Mozilla makes Firefox 3.1 Beta 2 available
The public beta of Mozilla's first Web browser to incorporate a private browsing mode, is being made available to the general public today, although as before, the organization has yet to make it official.
Firefox 3.1 Beta 2 does feature private browsing mode, in the no-frills packaging that developers have promised. In this mode, browsing history, cookies, and other traces of where the user has been, are not recorded for the duration of the session. In our earliest glimpses of this feature under Beta 2, we've found it to be functional; and it was actually working quite well in some of the earlier private developer builds.
There had been some discussion about how to characterize private browsing as an icon. As of Beta 2, Mozilla's artists have chosen to go with a clever, 19th century formal mask icon, like something you'd find in a masquerade ball. This could help the feature evade its current characterization elsewhere in the press as "porn mode." When the user is first notified, she'll see a "Clear Browsing History" button that will also help her erase some traces of pages she may have discovered earlier, that led her to decide to go private now.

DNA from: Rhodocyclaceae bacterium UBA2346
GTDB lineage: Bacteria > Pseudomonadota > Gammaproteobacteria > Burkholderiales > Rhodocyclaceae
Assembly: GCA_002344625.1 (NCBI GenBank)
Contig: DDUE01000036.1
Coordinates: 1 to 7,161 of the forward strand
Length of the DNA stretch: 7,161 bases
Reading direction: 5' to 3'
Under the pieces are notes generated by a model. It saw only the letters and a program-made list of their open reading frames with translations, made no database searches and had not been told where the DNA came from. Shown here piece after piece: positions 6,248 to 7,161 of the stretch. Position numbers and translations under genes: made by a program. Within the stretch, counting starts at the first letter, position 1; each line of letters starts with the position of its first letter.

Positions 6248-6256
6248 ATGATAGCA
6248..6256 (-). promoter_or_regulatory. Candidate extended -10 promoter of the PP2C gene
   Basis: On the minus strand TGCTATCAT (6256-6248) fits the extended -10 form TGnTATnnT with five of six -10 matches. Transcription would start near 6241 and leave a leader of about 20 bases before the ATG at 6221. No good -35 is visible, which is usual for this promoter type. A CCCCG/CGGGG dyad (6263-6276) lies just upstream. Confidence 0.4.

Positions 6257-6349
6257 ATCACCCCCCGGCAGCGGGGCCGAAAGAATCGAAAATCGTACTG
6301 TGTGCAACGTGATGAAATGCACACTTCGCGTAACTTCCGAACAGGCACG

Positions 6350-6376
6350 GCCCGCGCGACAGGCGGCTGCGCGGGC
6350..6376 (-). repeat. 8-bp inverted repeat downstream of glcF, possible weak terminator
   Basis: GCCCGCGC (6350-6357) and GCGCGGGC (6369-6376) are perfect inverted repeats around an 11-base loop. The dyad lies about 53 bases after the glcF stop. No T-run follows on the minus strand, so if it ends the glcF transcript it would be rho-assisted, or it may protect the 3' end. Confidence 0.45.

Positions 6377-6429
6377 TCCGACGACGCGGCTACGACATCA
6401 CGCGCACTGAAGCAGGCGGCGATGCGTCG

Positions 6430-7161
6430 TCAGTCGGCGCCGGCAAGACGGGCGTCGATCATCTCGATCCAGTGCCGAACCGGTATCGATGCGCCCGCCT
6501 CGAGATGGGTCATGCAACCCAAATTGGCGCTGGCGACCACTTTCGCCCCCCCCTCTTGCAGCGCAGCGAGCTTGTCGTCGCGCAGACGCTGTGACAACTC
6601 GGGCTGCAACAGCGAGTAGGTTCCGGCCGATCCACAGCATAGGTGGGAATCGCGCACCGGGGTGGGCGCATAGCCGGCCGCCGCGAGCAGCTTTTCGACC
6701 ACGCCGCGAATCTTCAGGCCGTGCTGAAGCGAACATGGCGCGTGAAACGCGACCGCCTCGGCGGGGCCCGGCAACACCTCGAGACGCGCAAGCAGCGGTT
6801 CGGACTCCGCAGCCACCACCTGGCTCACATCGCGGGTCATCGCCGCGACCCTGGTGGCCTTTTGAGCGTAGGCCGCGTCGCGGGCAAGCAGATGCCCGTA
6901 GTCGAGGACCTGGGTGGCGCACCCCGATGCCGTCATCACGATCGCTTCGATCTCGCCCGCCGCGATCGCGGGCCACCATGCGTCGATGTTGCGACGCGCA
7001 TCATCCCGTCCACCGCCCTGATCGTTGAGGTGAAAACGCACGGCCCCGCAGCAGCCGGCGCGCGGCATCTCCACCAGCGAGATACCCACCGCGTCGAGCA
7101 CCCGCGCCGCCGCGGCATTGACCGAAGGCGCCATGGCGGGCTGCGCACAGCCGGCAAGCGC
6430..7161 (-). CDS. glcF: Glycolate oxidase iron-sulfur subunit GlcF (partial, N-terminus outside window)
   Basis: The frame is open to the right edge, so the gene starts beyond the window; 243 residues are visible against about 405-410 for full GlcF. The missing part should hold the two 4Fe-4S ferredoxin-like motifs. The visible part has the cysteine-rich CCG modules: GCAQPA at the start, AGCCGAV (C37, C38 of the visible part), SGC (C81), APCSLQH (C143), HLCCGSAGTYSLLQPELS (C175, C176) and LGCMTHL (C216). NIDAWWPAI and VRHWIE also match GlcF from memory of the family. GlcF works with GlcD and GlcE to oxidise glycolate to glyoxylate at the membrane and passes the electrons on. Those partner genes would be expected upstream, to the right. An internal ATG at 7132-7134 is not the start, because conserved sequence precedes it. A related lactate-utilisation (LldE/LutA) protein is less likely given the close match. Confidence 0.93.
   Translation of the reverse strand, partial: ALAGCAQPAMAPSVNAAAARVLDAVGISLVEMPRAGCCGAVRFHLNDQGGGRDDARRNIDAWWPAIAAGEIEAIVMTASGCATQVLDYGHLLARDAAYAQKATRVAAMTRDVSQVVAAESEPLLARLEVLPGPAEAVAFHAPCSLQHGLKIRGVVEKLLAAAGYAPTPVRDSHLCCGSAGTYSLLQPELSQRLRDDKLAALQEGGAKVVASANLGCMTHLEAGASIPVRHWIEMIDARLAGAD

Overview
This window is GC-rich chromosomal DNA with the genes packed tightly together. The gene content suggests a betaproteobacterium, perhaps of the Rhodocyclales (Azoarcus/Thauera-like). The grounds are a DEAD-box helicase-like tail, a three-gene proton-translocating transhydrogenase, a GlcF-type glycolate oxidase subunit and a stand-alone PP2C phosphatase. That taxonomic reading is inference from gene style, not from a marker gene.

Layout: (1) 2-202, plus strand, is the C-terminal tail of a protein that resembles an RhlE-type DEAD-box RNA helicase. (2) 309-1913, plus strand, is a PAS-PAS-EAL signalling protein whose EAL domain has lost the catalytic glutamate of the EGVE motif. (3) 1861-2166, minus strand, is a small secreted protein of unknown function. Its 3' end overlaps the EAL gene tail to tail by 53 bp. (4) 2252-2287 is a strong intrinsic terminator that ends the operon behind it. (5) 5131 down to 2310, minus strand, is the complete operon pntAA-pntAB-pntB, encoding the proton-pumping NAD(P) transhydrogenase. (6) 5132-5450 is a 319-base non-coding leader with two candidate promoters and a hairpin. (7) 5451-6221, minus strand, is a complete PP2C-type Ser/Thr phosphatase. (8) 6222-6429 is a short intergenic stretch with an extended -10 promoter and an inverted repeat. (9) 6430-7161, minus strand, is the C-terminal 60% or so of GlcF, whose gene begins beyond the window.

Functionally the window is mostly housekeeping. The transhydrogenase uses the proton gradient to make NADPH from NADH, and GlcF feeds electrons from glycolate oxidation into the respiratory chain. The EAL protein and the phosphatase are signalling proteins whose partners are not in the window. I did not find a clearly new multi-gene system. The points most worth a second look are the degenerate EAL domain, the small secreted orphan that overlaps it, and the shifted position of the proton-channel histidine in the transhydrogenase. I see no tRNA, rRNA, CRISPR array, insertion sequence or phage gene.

We have noticed an improved Acid3 test score over previous builds, however: up to 93% from 89% for an internal build last October. The Acid3 test helps determine whether a Web browser renders pages in accordance with methodologies set by the major Web standards agencies and the development community. Last week, the latest Alpha build of Opera 10 scored a perfect 100% on the Acid3.
A potential bug we may have noticed: At least for now, our copy of 3.1 Beta 2 -- after having launched successfully the first time -- will check for updates to itself (which is proper), find Firefox 3.0.1, and try to install that over itself (which is not proper).